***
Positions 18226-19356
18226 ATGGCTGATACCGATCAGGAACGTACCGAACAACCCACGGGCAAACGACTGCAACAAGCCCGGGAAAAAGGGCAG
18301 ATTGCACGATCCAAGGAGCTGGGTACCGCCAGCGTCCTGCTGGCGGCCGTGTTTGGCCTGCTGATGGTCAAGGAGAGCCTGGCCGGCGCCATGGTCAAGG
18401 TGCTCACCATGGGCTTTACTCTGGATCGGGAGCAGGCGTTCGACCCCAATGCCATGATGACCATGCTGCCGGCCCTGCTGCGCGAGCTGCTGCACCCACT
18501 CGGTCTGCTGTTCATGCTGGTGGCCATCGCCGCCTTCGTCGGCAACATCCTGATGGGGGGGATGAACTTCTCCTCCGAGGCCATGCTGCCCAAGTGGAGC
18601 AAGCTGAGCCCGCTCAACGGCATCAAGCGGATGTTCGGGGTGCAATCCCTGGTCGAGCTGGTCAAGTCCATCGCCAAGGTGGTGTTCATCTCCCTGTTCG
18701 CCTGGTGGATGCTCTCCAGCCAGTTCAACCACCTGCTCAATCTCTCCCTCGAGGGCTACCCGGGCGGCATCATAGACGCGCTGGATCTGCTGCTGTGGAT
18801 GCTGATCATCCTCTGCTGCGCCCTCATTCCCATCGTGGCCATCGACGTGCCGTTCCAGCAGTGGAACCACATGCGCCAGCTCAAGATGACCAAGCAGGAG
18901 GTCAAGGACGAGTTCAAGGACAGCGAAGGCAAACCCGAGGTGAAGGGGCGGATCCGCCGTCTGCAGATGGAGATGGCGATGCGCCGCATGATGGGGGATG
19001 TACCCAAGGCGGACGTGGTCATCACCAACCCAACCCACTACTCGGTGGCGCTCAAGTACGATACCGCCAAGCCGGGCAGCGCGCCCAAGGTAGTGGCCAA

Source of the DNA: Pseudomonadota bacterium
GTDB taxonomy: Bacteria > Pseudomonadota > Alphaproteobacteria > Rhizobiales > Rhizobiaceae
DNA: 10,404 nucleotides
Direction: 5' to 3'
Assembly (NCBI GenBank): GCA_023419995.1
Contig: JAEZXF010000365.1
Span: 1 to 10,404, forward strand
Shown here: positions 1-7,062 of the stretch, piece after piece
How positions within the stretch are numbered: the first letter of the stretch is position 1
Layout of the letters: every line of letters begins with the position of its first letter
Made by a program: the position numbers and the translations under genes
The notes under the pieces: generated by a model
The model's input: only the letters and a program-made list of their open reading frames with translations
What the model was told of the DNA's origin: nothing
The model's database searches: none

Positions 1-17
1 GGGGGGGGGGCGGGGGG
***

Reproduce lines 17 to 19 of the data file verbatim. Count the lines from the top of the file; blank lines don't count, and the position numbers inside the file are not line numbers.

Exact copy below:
Span: 1 to 10,404, forward strand
Shown here: positions 1-7,062 of the stretch, piece after piece
How positions within the stretch are numbered: the first letter of the stretch is position 1